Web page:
Tag Archives: Ralph Fiennes

The Hurt Locker Review

An immediate tension grips The Hurt Locker, ahead of the curve in how thrillers hope to understand modern warfare. Fast cuts, grainy footage and a close-up piece of the action clutch the heart and eyes of the audience who can do nothing but watch a humanitarian crisis. Director Kathryn Bigelow is good at that, and it is a necessary factor for The Hurt Locker, possibly its most important. The false alarms, the second glances and split-second decision-making are at the core of an extremely tense and nervy feature that hopes to hold out against a barrage of modern filmmakers trying to have their say on prevalent American warfare.

Continue reading The Hurt Locker Review

The King’s Man Review

A blessing in disguise to see that the coronavirus pandemic had delayed The King’s Man from ever releasing properly. It was a sign of just how poor the quality of this latest Matthew Vaughn-directed piece was. It was not dumped online, so the faith producers had in this one to do well at the cinemas was either a misguided shakedown or a bit of tough love to throw at audiences just returning to the big screen. Either way, the dwindling quality of the Kingsman franchise has the enviable consistency that makes it simple to chart. The newer the release, the worse it is. That much can be said for the lifeless but mildly entertaining romps to be had with The King’s Man, a feature that, like the predecessors, relies on the big cast and the bigger events they find themselves thrown into.  

Continue reading The King’s Man Review

Red Dragon Review

For all the classic adoration and achievements it achieved, The Silence of the Lambs was the tip of a nasty iceberg. Beyond its creation and before its heightened relevancy in culture, adaptations of other Thomas Harris work swirled the drainpipe of culture. Red Dragon is an inevitability. It is not as engaging as the first adaptation of Hannibal Lecter in Manhunter, but it is a tumble down from the quality found in The Silence of the Lambs. To consider Red Dragon as anything more than a clumsy encounter with the Brian Cox, near-perfect original, would be shameful. For that is what it is. A tense and unorganised ensemble coming together to capitalise on the on-screen presence of Anthony Hopkins’ rendition of the iconic cannibal character.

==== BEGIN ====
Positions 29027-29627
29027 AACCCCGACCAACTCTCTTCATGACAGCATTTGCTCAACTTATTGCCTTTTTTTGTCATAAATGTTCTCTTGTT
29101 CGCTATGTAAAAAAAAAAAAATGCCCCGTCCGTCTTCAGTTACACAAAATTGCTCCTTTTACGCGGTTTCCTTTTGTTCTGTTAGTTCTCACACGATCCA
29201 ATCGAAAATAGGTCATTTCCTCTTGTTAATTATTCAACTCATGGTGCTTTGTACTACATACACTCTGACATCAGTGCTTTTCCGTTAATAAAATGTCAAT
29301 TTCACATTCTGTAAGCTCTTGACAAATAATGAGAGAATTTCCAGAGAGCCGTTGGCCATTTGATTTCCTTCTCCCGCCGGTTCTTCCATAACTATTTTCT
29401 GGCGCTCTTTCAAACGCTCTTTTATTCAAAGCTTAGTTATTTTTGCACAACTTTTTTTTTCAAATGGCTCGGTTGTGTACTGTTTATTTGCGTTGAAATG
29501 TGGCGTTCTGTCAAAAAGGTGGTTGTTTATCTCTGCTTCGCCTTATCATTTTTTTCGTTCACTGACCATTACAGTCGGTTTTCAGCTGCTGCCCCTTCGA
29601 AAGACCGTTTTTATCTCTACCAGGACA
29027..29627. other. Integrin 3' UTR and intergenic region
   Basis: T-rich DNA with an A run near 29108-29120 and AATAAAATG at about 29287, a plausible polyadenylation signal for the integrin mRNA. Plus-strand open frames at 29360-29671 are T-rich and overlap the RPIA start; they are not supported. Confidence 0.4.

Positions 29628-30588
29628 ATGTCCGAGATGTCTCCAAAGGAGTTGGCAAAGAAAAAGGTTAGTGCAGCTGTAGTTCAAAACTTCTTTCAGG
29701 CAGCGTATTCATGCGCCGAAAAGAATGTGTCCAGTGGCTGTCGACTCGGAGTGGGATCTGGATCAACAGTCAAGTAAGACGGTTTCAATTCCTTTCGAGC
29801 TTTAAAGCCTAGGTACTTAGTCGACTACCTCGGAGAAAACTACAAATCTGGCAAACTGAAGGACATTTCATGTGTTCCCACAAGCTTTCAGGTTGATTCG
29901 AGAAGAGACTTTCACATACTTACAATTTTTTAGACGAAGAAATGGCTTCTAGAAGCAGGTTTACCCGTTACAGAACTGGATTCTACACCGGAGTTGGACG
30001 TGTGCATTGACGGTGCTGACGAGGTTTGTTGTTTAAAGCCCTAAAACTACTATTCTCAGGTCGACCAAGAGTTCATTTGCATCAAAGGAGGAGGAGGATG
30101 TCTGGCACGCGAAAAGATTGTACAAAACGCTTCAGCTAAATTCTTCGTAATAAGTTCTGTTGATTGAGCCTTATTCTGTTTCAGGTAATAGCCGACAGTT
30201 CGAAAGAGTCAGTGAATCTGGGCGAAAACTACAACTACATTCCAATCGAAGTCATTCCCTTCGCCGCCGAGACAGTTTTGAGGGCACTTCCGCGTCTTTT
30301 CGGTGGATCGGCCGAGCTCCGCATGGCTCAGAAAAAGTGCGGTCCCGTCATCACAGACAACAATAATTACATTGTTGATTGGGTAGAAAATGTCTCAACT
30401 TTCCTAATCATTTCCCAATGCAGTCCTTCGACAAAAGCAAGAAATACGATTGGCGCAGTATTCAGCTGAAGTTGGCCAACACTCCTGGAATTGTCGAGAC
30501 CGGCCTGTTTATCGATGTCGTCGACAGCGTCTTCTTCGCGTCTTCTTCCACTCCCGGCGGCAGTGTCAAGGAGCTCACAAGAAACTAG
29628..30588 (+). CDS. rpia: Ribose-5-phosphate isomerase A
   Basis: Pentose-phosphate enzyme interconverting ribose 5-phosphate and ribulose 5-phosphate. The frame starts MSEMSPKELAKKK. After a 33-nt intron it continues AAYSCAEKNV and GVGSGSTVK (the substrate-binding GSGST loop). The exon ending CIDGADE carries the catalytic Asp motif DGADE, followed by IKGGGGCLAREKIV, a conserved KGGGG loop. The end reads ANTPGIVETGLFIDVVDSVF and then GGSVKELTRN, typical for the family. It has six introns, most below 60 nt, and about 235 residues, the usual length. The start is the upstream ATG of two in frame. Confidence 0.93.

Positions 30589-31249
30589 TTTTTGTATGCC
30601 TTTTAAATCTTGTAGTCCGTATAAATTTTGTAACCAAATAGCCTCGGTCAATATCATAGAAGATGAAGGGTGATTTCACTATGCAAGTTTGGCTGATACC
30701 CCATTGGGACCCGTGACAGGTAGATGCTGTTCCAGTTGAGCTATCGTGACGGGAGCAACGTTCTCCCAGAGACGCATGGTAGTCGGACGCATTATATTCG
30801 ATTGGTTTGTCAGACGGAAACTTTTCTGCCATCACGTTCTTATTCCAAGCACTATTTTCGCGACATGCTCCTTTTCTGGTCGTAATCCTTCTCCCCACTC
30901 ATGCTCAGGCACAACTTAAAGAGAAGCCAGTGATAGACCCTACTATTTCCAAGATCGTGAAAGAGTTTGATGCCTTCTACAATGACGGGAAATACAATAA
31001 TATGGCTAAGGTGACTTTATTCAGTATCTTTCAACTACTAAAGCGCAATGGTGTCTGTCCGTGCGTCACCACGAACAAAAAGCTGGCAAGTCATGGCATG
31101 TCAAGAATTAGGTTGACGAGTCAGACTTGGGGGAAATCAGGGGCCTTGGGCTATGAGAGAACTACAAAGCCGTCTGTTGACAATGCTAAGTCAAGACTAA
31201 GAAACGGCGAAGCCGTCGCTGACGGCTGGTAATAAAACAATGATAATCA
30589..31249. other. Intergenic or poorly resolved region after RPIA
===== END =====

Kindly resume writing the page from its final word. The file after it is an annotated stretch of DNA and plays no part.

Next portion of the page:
Continue reading Red Dragon Review

The Grand Budapest Hotel Review

I do think that, for many, The Grand Budapest Hotel will have marked an introduction to film. It did for me, it feels like only days ago that I first watched this Wes Anderson piece, one of the films that started such an unequivocal, feverish interest in the arts. I remember studying this for an A-Level exam some years ago, between this, Reservoir Dogs, and, oddly enough, The Imitation Game, I found an appreciation for a form of art I had only engaged with in passing. It’s a tad embarrassing, to some degree, that this was the film that got me into a wider world of creativity, but there’ll always be a soft spot for this film in my heart.  

Continue reading The Grand Budapest Hotel Review

Spider Review

As director David Cronenberg steered himself towards projects set in the gloomy, destitute plains of England, it seemed that the earlier films from this era had trouble letting go of the shlock of his former career. In turn, Spider, starring Ralph Fiennes, Gabriel Byrne and Miranda Richardson, feels like Cronenberg toiling between mature, bleak expressions and an inability to bury the love he has for the gory horrors of his glory days. It’s an interesting mixture, one that falters from time to time in some unexpectedly bland moments. But Cronenberg’s style and confidence behind the camera make up for the occasional tedium throughout, with Spider setting off a new range of stylish choices for Cronenberg.

Continue reading Spider Review